A taste of San Diego

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Watch for American Libraries’ Daily Scoop e-newsletters June 28–July 2, featuring coverage of ALA’s Annual Conference. AL Direct’s July 3 issue will recap the event.

A table with a spread of different seafood dishes

For attendees of ALA’s Annual Conference and Exhibition in San Diego, Maribeth Mellin writes: “Restaurants both fancy and casual tout prime water views around the Convention Center’s downtown neighborhood. You needn’t stick to the shore, however. There are plenty of stellar neighborhood spots that don’t need beach views to shine. Seafood takes top billing at many spots, along with the region’s exceptional produce. Chefs put a SoCal twist on everything from sushi to Wagyu steaks, with inspired global flourishes everywhere. Mexican dishes and influences also pop up in all sorts of menus.”...

American Libraries feature, June

Kelley Woolley poses with items from the San Diego Zoo Wildlife Alliance library collection

Megan Bennett writes: “Kelley Woolley remembers visiting San Diego Zoo and its Safari Park as a kid. The big cats, giraffes, and koalas were often her first stops. She recalls watching elephants do tricks and riding the now-closed monorail, which offered great views of the tiger habitat. Today, she oversees the library and archive for the San Diego Zoo Wildlife Alliance, the nonprofit that runs the zoo and park. Her workplace is one of a handful of zoo libraries across the US that employs a full-time librarian.”...

American Libraries column, June

Librarian's Library by Reanna Esmail

Reanna Esmail writes: “For students, school might be out for summer. But for instruction librarians, now is the perfect time to catch up on our own learning. While these books may not be beach reads, they will get you thinking about what it means to be an educator today and the crucial role librarians play in promoting multiple kinds of literacy.”...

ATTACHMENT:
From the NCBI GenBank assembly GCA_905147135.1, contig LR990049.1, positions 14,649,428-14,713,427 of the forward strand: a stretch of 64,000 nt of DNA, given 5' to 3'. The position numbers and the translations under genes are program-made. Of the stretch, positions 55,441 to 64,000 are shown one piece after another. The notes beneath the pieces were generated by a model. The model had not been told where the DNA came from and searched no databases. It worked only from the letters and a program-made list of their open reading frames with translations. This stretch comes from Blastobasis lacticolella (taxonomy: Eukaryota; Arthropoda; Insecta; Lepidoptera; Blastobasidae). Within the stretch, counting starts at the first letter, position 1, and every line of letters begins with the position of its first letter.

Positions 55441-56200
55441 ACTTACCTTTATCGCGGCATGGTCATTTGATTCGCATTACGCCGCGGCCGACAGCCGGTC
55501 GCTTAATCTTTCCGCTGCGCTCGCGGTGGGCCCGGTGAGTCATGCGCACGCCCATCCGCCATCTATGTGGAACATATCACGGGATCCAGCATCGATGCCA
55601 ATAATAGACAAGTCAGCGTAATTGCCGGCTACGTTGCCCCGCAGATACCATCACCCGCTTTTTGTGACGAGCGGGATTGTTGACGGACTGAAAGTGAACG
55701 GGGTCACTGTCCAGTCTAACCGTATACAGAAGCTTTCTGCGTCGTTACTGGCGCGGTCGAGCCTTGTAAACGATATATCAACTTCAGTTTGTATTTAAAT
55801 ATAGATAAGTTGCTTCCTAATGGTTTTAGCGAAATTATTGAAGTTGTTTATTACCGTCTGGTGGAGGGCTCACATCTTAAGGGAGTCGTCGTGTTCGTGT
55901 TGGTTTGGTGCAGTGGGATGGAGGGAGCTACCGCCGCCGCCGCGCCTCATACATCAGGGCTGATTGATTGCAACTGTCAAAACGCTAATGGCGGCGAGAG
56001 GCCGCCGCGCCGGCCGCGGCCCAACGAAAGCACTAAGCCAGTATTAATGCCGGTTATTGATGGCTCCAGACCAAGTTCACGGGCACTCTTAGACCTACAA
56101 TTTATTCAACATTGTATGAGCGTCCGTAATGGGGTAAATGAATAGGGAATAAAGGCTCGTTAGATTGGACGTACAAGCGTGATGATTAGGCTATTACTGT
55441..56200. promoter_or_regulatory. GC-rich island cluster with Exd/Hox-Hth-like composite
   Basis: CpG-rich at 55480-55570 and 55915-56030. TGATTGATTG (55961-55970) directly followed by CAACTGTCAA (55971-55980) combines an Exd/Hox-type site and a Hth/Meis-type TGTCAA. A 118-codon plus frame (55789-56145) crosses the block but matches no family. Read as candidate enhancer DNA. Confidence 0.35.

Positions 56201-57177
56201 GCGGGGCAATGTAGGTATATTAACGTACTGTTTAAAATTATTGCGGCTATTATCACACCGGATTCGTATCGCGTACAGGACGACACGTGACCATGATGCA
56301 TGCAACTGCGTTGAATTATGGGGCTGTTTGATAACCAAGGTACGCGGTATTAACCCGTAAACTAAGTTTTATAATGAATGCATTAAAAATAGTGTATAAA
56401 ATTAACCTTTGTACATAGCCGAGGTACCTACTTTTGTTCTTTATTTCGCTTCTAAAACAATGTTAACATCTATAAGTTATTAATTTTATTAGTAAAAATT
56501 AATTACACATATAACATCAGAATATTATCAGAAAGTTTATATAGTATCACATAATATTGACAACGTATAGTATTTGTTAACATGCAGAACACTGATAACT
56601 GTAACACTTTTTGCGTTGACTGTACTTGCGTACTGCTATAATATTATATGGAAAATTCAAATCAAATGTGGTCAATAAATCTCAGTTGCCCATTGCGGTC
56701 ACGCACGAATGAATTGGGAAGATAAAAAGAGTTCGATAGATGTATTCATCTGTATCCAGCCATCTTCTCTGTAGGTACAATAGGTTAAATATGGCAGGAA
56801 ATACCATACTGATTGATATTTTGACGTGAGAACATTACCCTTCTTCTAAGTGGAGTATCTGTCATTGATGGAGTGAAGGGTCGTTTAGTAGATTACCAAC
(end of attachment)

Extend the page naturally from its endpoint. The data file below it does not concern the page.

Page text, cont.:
American Libraries column, June

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Summer reading program participants at Montgomery County (Md.) Public Libraries choose brand-new books to take home, courtesy of Friends of the Library, Montgomery County.

Maranda Schoppert, Sean Riley, and Amy K. Alapati write: “When school lets out, children gravitate to public libraries. Meanwhile, libraries strive to help those children maintain or improve their reading and critical-thinking skills throughout those school-free months, often by way of summer reading programs. At Montgomery County (Md.) Public Libraries, we have redesigned our summer reading challenge in hopes of inspiring our young patrons to give back to the community while they socialize, play, and learn. The summer reading model aligns with the county’s climate action plan, and the local government’s vision of a greener county.”...

American Libraries Trend, June

Pride progress flag

Claire Savage writes: “Idaho librarian June Meissner was closing up for the day at the downtown Boise Public Library when a man approached her asking for help. As an information services librarian, answering patrons’ questions is part of Meissner’s day-to-day work, and serving the community is one of her favorite parts of the job. But when the man got close enough, ‘he took a swing at me and tried to punch me in the head,’ said Meissner, a transgender woman. ‘I blocked it, and he started yelling slurs and suggesting that he was going to come back and kill me.’”...

Associated Press, June 22

South Carolina Board of Education meeting

Isabelle Marak writes: “A new K–12 book regulation policy took effect across South Carolina on Tuesday. This means that, for the first time, a state agency can rule on what instructional materials can be used inside a classroom.” Parents can file up to five challenges at a time and, if a district opts to keep materials, the parent can appeal to the state Board of Education. The board’s decision will then ....

WYFF-TV (Greenville, South Carolina), June 25; Popular Information, June 24